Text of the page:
Now that we’ve gotten to know our main characters, it’s time to focus on giving them a place to live and breathe in the story. But first a word of caution: please don’t ignore the importance of setting! Give your setting just as much thought as you give any other element of your story.
Settings matter to stories.
In fact, they can almost act like another character if done right. Settings saturate your story with mood, with atmosphere. Think about some of your favorite books and movies. Now consider the setting. How did the setting affect the tone and mood of each story?
Elements of the setting can include components such as the physical location, the climate, geography, time period, and seasons, to name just a few.
How to Develop the Setting for Your Story
Consider the following elements of story setting as you draft your description. Just as with the character questionnaire, you don’t have to answer each of the following questions in depth, but you can use them as a guide.
1 | Where does your story take place? What is the physical location? This can be a fictional or real town, a house, an office building, a library, a school. The options are endless. Is it a haunted house, lending an ominous feel to your story? Or is it maybe a brand new office building or school? Maybe it’s a farm or an island. A city or a ghost town. Choose the physical location that best suits the type of story you’re telling.
2 | What is the time period of your story? Does it take place in the future? Or maybe you want to place your characters in an era long past. Your story might take place in the Civil War era or in medieval times. Just remember to allot time for research if writing in a different time period than what you’re able to experience firsthand, past or future.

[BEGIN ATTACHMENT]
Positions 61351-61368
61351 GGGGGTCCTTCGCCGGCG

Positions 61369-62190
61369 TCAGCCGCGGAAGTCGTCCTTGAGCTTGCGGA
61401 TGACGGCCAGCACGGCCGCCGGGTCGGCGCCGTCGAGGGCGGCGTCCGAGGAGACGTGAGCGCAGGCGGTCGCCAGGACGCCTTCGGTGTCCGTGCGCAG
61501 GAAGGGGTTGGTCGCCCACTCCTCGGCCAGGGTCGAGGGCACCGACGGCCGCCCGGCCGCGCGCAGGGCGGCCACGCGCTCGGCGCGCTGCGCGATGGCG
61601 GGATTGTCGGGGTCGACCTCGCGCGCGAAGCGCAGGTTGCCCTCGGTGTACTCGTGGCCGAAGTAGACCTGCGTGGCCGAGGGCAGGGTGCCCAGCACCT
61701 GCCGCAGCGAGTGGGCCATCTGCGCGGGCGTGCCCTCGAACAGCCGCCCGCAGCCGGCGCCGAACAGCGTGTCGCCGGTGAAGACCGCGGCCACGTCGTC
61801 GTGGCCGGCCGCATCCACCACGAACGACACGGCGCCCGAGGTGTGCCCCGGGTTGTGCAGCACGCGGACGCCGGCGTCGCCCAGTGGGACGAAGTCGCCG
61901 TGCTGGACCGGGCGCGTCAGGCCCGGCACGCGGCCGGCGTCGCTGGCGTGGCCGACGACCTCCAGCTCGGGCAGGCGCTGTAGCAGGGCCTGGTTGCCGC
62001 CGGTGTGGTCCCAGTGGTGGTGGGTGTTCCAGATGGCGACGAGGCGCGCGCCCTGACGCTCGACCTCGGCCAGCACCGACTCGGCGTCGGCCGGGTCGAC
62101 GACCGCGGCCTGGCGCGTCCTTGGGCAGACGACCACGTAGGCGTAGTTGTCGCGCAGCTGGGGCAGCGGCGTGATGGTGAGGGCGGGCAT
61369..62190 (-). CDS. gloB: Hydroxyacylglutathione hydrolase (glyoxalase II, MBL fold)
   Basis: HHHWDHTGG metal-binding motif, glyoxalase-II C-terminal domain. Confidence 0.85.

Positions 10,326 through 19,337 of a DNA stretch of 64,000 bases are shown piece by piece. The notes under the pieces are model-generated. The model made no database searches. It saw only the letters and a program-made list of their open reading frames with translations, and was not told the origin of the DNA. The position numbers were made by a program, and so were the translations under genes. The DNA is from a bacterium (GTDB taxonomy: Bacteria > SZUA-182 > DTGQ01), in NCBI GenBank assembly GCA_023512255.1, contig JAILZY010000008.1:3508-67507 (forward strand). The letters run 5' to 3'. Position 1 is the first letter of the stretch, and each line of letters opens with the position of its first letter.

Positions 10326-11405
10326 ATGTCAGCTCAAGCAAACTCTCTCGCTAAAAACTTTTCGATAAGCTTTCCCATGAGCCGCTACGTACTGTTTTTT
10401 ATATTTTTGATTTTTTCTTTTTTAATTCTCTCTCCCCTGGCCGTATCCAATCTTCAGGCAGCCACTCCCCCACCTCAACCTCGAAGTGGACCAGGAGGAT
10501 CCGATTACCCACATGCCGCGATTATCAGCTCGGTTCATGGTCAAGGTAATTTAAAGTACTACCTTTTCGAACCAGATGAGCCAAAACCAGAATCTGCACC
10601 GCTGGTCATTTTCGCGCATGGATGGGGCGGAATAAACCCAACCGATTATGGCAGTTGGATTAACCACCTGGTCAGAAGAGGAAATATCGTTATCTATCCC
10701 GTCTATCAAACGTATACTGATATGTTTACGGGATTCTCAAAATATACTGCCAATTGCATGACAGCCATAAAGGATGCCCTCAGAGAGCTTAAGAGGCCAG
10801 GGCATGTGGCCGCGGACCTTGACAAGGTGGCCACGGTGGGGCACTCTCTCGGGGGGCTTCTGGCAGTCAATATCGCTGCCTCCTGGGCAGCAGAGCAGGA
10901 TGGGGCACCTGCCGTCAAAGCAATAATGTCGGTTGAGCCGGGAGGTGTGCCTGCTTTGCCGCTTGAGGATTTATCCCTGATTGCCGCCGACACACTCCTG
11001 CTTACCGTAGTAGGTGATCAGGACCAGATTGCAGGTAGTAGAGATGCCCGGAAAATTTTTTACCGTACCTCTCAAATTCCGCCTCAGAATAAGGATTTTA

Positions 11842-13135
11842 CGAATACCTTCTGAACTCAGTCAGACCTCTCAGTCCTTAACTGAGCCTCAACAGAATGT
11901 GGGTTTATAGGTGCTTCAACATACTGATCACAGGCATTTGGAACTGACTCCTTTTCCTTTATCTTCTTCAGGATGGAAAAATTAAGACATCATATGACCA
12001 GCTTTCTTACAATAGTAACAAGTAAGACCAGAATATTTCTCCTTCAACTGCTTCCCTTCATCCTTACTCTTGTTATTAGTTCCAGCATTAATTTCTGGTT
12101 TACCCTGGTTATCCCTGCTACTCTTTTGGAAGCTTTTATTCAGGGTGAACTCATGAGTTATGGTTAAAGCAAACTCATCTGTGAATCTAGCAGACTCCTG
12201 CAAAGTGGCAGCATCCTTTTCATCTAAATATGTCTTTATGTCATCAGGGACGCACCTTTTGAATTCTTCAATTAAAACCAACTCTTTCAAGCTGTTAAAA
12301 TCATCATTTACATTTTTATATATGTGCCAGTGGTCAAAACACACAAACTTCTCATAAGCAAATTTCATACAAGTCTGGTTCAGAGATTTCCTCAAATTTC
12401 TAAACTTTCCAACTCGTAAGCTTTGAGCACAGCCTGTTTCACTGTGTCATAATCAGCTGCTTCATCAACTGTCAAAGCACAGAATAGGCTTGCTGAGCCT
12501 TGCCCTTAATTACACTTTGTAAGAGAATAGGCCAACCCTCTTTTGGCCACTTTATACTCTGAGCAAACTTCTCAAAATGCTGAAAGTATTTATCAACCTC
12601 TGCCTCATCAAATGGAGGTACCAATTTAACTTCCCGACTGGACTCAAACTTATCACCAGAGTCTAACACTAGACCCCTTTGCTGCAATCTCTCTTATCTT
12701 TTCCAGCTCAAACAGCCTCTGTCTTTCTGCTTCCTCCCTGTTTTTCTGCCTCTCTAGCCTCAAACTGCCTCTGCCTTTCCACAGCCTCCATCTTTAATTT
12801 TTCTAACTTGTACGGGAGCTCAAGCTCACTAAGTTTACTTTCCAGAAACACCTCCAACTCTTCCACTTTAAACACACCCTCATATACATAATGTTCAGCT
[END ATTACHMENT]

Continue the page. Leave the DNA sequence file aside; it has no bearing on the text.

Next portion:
3 | What is the climate like? Is your character in a snowed-in bed and breakfast in the mountains or sitting on a tropical beach soaking up the sun? Climate has the ability to affect events and how people react, what type of clothes they wear, and what predicaments they may find themselves in. What’s the weather like in any given scene? Consider how a lightning and thunderstorm can impact the mood and tone of a scene. Or how stories taking place in the fall or summer can differ in mood and tone.
Once you get a general idea of what your setting looks like, ask yourself the following questions:
What makes this particular setting important to the story?
How does this setting relate to your main characters?
What would happen to the story if you chose a different setting?
How does the setting affect your main characters and events?
Will your setting change over the course of the story? Possibly changing tone and mood as the story progresses?
PRO TIP: Remember to leave enough time for research, especially if you’re writing within an unfamiliar place, a different time period, or doing any sort of world building.
This is not an all-inclusive list of things to consider when developing your setting, but it should give you a running start. Feel free to add to it as necessary for your particular story.
Now it’s your turn to develop your story’s setting.